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I am trying to install Open CV on Raspbian by following these steps:

http://mitchtech.net/raspberry-pi-opencv/

Everything works up until I do a "make". It gets up to 61% and then I get the following error:

[61% built target opencv_perf_gpu]

[61% building CXX object modules/gpu/CMakeFiles/opencv_test_gpu.dir/test/test_core.cpp.o]

c++: internal compiler error: Killed (program cclplus)

Please submit a full bug report,

with preprocessed source if appropriate.

See <file:///usr/share/doc/gcc-4.6/README.Bugs> for instructions.

make[2]: *** [modules/gpu/CMakeFiles/opencv_test_gpu.dir/test/test_core.cpp.o] Error 4

make[1]: *** [modules/gpu/CMakeFiles/opencv_test_gpu.dir/all] Error 2

make: *** [all] Error 2

I'm running 2012-08-16-wheezy-raspbian image, expanded to 8gigs.

The website I am following is installing an older version of Open CV [2.3.1] on a Debian img.

Do you think this is the problem? Is it worth perusing to fix this problem or should I simply revert to a older version of Open CV and use debian instead?

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3 Answers 3

up vote 4 down vote accepted

Your error message says that you have got internal compiler error. This means there is a bug in compiler that prevents this code from being build. It happens sometimes, especially on less supported architectures like armv6. There are couple of things you can do to try to work around this:

  • use newer version of compiler. Default version in Debian 6 is GCC-4.6 but GCC-4.7 is also available. It's easy to install, just type sudo apt-get install gcc-4.7. Installing is only one step, however. Now you have to make opencv build system (which is cmake) use it. You can try this using environment variables by prefixing cmake with: CC=gcc-4.7 CXX=g++-4.7. So it would be cmake -D CMAKE_BUILD_TYPE=RELEASE -D CMAKE_INSTALL_PREFIX=/usr/local -D BUILD_PYTHON_SUPPORT=ON -D BUILD_EXAMPLES=ON ... Or you can do this in cmake-gui. Either way, start from the beginning, remove the folders you where compiling in and create fresh new one.

  • Install older version of opencv as it seems that this was working for somebody who wrote this tutorial. This is worth a shot if changing gcc version does not help. Unless you really need features from newer version.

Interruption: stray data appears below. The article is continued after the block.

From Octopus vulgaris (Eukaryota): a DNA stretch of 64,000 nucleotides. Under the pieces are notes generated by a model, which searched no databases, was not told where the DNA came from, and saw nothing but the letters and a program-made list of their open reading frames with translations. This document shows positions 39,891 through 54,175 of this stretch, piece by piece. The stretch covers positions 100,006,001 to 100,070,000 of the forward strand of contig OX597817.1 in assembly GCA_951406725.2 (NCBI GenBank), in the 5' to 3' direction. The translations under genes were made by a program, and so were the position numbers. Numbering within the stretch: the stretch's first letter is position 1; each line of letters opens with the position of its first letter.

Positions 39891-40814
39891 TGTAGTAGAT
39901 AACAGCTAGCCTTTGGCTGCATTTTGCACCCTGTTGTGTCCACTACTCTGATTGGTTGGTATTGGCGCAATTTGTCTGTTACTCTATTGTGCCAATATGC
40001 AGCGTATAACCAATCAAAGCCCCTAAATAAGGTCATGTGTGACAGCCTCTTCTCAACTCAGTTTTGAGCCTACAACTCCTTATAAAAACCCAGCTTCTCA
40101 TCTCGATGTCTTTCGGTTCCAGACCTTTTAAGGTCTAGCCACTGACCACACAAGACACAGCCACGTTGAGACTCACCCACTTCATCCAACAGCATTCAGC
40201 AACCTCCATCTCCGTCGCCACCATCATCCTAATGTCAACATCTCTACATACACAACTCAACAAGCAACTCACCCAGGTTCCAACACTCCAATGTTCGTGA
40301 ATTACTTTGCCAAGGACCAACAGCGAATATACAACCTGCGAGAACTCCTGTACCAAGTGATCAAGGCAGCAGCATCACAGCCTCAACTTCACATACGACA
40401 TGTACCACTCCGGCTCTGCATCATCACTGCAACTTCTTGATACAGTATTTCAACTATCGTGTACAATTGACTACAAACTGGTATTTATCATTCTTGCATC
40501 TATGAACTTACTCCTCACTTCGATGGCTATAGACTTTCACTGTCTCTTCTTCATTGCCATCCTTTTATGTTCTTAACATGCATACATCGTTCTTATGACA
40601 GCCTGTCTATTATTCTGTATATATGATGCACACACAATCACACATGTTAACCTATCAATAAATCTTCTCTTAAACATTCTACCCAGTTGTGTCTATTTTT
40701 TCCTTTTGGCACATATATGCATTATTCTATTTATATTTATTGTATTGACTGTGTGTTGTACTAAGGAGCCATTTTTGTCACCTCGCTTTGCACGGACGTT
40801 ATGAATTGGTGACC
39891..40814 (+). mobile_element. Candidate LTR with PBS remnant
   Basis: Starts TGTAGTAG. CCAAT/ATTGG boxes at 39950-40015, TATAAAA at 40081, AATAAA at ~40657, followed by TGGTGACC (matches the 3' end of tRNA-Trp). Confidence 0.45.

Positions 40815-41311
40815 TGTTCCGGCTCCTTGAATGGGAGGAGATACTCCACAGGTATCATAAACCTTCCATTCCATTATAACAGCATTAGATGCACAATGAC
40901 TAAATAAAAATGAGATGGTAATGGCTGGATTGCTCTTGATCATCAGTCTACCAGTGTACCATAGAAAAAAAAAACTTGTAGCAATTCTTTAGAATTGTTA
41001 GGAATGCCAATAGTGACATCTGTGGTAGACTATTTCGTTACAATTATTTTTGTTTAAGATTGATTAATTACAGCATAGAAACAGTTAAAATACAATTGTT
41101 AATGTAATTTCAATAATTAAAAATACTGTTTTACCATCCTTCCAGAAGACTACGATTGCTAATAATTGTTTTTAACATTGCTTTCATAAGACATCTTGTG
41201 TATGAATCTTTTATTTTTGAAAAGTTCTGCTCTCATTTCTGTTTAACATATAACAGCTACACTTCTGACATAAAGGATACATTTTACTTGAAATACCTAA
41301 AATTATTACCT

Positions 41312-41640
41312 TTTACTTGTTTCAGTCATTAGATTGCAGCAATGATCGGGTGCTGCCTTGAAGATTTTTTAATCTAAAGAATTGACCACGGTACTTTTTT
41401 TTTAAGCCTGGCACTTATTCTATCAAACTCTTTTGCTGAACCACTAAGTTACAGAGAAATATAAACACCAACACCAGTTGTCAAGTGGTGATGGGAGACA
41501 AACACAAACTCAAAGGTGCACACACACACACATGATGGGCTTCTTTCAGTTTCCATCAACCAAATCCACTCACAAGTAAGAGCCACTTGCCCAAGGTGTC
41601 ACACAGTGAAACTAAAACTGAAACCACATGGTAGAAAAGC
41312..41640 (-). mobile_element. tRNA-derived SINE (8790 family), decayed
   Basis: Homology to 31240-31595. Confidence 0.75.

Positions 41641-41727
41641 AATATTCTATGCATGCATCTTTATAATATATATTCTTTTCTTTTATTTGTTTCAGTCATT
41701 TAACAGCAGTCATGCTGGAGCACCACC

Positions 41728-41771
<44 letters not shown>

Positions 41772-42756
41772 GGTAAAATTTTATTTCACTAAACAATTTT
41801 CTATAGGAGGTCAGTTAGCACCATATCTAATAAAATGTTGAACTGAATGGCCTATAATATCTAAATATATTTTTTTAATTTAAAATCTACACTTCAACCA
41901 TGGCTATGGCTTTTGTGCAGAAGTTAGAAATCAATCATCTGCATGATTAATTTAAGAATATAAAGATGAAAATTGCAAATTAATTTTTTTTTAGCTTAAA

• Play with g++ compiler options. Especially with optimization levels (-O option). Sometimes turning optimizations off (-O0) solves problems with internal compiler errors. I can't give you any hints on how to do this, unfortunately. You could have to mess around with cmake build system or Makefile that it creates.

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right now i'm going with your 2nd bullet point of reverting to open cv 2.3.1 and rebuilding everything. If this doesn't work then i'll go with gcc-4.7. after installing gcc-4.7, how exactly do I set up those environment variables you are talking about? CC=gcc-4.7 and CXX=g++-4.7? –  user1068636 Sep 16 '12 at 16:04
    
You either use export CC=gcc-4.7 and export CXX=g++-4.7 commands or just type CC=gcc-4.7 CXX=g++-4.7 cmake THE REST OF THE COMMAND –  Krzysztof Adamski Sep 16 '12 at 16:22
    
Well, I got it to work with OpenCV 2.3.1 on Raspbian Wheezy. I was able to successfully run the 3 demos "kmeans", "drawing", and "convexhull". Thanks for your help! –  user1068636 Sep 17 '12 at 1:15
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I'm reasonably sure you've run out of memory. You should cross compile OpenCV using your PC.

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I googled the error message and saw that conclusion. But what doesn't make sense to me is how come the other fellow was able to install open cv 2.3.1 on his debian image (he even shows youtube video)? –  user1068636 Sep 16 '12 at 16:06
    
I'm also reading through this page: bootc.net/archives/2012/05/26/… and wondering if I end up doing this, how would this work with Open CV? Do I use my toolchain to create all the binaries for Open CV and simply copy them into my raspberry pi somewhere? How does this work? –  user1068636 Sep 16 '12 at 16:19
    
@user1068636: Which memory split are you using? Do you have SWAP enabled? I believe if it was problem with not enough memory, you could find traces of OOM killer in your dmesg log. –  Krzysztof Adamski Sep 16 '12 at 16:20
    
@Krzysztof - How can you tell what kind of split you're using or if I have swap enabled? –  user1068636 Sep 17 '12 at 1:17
    
@user1068636: One way is to check how much available memory you have with free -m. Look for total value in Mem: row. If you don't know anything about memory split, you probably have 192MB which is default (free command will show slightly less). You could also have 128, 224 or 240. The more RAM you have, the less RAM is allocated for GPU. You can also check if your swap is enabled using the same command, just look for 'Swap:' row. If it's non-zero, you have swap enabled. –  Krzysztof Adamski Sep 17 '12 at 5:34
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I had the same problem. Solution was get a new Raspberry. The old one had only 256MB memory. When I tested on the 512M version on a fresh raspbian image everything compiled ok, (6-7 hours)

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